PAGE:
FREIA (FRamework for Embedded Image Applications) is a project founded by the ANR (the French National Science Foundation) to develop a software environment to speed up the deployment of image applications on modern architectures.

The sea of transistors available on one chip opens the door to many new image and video processing applications for the security and the transportation industries, with different trade-offs between raw performance, power and cost. Large reconfigurable chips (FPGA) such as Virtex, or even embedded FPGA IP from M2000, and new design tools let the designers use higher-level descriptions of their target archi- tecture to explore the design space and find interesting trade-offs to tackle the external memory latency, the energy use and, last but not least, the programming complexity, which must be further reduced by providing a software development environment. Such trade-offs are keys to the success of many hardware initiatives such as the Ter@ops project, launched by the System@tic pôle de compétitivité, or various start-ups dealing with MP-SoC or stream-computing.

The FREIA project, submitted by ARMINES/CMM, THALES/TRT, ARMINES/CRI and IMT/Télécom Bretagne, intends to merge at the application level and to improve two different image processing accelerator architectures, called SPoC and Ter@pix, by using common high-level and low-level interfaces so as to address a larger set of applications, to support application portability to future accelerators, and to capitalize on the associated development environments which will be based on the common interfaces. A set of applications will be used to benchmark SPoC, Ter@pix and the use of both of them via dynamic reconfiguration. These architectures will also be compared to the IBM Cell in term of speed, cost, energy and programmability by developing software libraries implementing the same APIs.

The SPoC architecture developed by CMM is based on a large-grain approach. Each instruction is applied to a whole image in a pipelined way and performance gains stem from chaining instructions. The current architecture will be improved by adding new objects, new instructions, and deeper chaining. The software development environment, PIPS, provided by CRI, will automatically detect coarse-grain parallelism and chain the elementary accelerator instructions used in the benchmark applications to demonstrate the usability of the accelerator by any image application developer.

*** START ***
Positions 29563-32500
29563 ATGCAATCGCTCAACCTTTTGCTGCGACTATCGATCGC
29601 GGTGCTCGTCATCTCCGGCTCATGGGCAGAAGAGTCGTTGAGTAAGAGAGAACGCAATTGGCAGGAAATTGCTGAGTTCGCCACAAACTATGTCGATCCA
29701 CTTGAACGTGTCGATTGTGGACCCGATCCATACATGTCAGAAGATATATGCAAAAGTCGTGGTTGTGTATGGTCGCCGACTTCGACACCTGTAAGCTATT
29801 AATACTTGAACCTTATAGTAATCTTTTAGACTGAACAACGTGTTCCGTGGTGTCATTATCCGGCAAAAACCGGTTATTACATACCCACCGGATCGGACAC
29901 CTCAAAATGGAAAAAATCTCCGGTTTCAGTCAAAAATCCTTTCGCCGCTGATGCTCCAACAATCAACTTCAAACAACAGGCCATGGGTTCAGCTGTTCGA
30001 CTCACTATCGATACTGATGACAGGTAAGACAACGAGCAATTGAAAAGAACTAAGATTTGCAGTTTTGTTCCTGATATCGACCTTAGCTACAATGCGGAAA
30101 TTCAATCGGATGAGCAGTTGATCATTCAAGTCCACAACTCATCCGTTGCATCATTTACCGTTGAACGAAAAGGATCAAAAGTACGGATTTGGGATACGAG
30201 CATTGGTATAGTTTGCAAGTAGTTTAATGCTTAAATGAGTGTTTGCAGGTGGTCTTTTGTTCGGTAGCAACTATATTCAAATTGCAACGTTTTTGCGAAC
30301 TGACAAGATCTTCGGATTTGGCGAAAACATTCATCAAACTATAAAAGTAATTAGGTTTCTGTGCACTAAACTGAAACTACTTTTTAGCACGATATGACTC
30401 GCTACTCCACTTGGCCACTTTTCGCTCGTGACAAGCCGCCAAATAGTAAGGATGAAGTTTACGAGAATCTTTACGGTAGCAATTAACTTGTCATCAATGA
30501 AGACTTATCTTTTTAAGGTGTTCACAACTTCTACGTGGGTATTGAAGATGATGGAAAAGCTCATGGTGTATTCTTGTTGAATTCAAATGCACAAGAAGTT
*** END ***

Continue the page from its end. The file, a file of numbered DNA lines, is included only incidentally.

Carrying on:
The Ter@pix architecture developed by TRT is based on a medium-grain approach. The whole image cannot be stored on the accelerator. The accelerator programming model is based on operators applied to sub-images. Two programming environments, SPEAR-DE, provided by TRT, and PIPS, will improve the usability of this accelerator by supporting the two optimization steps, tiling to accommodate the on-chip memory and loop fusion to re-use on-chip data. The Ter@pix architecture can also be used as a fine-grain SIMD machine, providing more opportunities for optimization, but at the cost of a much greater complexity of the programming environment, which must include a full compiler. This approach will be pursued by TELECOM_Bretagne, within the PIPS framework, core of the project.

Finally, the CELL architecture will be used to implement all of the above, including both the SPoC and the Ter@pix APIs. It will be used to measure the performance improvements due to specialized image processing accelerator architectures.

The expected results of the FREIA project are first of all a new image-processing platform based on a common interface for two improved image-processing accelerator architectures, implemented in FPGA, together with four different developing environments to reduce the application development cost by hiding the target architecture without sacrificing performance. The SPoC and Ter@pix improved architectures will share common accelerator interfaces to make application portable and to make partial dynamic reconfiguration of the accelerator possible when some parts of an application execute faster on SPoC and some other ones on Ter@pix. Extensive benchmarking results, using existing image processing applications, will be presented for these two architectures and for the Cell processor, and also for the different application development environments. The global architecture, the architecture comparison, the common interfaces and the specific development tools will be used by TRT to guide, enrich and support the Ter@ops project. The developed IP, the development tools and the whole platform will be used by CMM in industrial applications projects with real-time constraints. CMM considers also to sell IP. By working closely with hardware specialists, CRI expects to understand better where future compilation challenges lay and how past investments in HPC can be re-used for MPSoC. It also expects the standardization efforts to be re-used for hardware accelerators beyond the image processing field. In the same way, TELECOM Bretagne will re-invest expertise and results in its own applications fields such as turbo-codes, which were invented at TELECOM Bretagne.